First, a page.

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From trees to fleas: masting indirectly affects flea abundance on a rodent host.

Authors
  • Baláž, Ivan1
  • Bogdziewicz, Michał2, 3
  • Dziemian-Zwolak, Sylwia2
  • Presti, Carlotta Lo4
  • Wróbel, Aleksandra5
  • Zduniak, Milena2
  • Zwolak, Rafał2
  • 1 Faculty of Natural Sciences and Informatics, Constantine the Philosopher University in Nitra, Nitra, Slovakia. , (Slovakia)
  • 2 Department of Systematic Zoology, Adam Mickiewicz University in Poznań, Poznań, Poland. , (Poland)
  • 3 INRAE, LESSEM, University Grenoble Alpes, Saint-Martind'Hères, France. , (France)
  • 4 University of Catania, Catania, Italy. , (Italy)
  • 5 Department of Zoology, Poznań University of Life Sciences, Poznań, Poland. , (Poland)
Type
Published Article
Journal
Integrative zoology
Publication Date
May 01, 2023
Volume
18
Issue
3
Pages
440–452
Identifiers
DOI: 10.1111/1749-4877.12671
PMID: 35848894
Source
Medline
Keywords
Language
English
License
Unknown

Abstract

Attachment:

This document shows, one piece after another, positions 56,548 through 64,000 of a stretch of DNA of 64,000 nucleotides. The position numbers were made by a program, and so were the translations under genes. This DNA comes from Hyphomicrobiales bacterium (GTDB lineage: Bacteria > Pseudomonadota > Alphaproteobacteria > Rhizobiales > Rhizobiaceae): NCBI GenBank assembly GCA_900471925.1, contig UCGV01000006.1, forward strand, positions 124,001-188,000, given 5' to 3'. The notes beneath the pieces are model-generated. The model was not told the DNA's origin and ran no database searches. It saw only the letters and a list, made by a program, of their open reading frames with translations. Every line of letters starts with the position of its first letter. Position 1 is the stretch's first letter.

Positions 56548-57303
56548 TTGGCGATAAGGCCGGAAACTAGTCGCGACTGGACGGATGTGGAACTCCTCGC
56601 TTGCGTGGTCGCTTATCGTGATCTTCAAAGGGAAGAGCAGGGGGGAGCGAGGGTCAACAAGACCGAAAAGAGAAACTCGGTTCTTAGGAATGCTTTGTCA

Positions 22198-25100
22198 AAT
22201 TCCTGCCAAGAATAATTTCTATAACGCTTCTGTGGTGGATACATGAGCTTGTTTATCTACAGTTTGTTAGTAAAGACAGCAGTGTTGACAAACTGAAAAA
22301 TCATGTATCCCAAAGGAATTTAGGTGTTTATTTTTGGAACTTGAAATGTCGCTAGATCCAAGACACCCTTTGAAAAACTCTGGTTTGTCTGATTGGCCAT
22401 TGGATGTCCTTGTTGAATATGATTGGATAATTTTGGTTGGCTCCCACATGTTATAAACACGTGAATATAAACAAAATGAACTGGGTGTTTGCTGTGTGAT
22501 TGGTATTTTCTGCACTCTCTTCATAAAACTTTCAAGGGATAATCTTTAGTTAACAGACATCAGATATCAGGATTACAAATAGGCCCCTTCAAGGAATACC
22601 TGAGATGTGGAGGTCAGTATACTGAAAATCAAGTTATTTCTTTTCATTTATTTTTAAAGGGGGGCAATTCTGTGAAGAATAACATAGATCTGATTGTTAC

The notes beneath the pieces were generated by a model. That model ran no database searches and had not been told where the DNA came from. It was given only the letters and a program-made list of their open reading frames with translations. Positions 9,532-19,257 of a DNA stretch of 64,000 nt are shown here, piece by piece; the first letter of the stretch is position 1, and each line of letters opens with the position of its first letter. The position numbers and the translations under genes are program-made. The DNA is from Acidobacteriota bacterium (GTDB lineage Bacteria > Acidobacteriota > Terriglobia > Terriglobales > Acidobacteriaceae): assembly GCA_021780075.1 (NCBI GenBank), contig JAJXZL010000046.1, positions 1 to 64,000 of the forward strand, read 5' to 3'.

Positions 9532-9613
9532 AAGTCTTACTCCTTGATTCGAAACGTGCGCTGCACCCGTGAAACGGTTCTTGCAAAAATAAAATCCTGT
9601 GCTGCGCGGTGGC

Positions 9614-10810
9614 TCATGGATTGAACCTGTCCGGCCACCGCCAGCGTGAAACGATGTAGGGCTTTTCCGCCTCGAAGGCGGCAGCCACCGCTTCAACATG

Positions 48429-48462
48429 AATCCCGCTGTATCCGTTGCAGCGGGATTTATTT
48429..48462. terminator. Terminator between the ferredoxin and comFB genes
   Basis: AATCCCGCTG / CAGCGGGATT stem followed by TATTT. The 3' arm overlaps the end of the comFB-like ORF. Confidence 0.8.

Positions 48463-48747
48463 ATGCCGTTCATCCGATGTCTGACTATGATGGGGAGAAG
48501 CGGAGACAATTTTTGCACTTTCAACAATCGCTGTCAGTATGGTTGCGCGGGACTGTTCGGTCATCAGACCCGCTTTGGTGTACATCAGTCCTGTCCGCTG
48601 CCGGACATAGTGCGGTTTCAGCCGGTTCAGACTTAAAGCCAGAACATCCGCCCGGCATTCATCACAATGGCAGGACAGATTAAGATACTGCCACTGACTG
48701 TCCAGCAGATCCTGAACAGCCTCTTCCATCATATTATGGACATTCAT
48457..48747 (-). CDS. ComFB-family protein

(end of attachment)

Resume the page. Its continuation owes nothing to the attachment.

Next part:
Mast seeding causes strong fluctuations in populations of forest animals. Thus, this phenomenon can be used as a natural experiment to examine how variation in host abundance affects parasite loads. We investigated fleas infesting yellow-necked mice in beech forest after 2 mast and 2 non-mast years. We tested 2 mutually exclusive scenarios: (1) as predicted by classical models of density-dependent transmission, an increase in host density will cause an increase in ectoparasite abundance (defined as the number of parasites per host), versus (2) an increase in host density will cause a decline in flea abundance ("dilution," which is thought to occur when parasite population growth is slower than that of the host). In addition, we assessed whether masting alters the relationship between host traits (sex and body mass) and flea abundance. We found a hump-shaped relationship between host and flea abundance. Thus, the most basic predictions are too simple to describe ectoparasite dynamics in this system. In addition, masting modified seasonal dynamics of flea abundance, but did not affect the relationship between host traits and flea abundance (individuals with the highest body mass hosted the most fleas; after controlling for body mass, parasite abundance did not vary between sexes). Our results demonstrate that pulses of tree reproduction can indirectly, through changes in host densities, drive patterns of ectoparasite infestation. © 2022 The Authors. Integrative Zoology published by International Society of Zoological Sciences, Institute of Zoology/Chinese Academy of Sciences and John Wiley & Sons Australia, Ltd.

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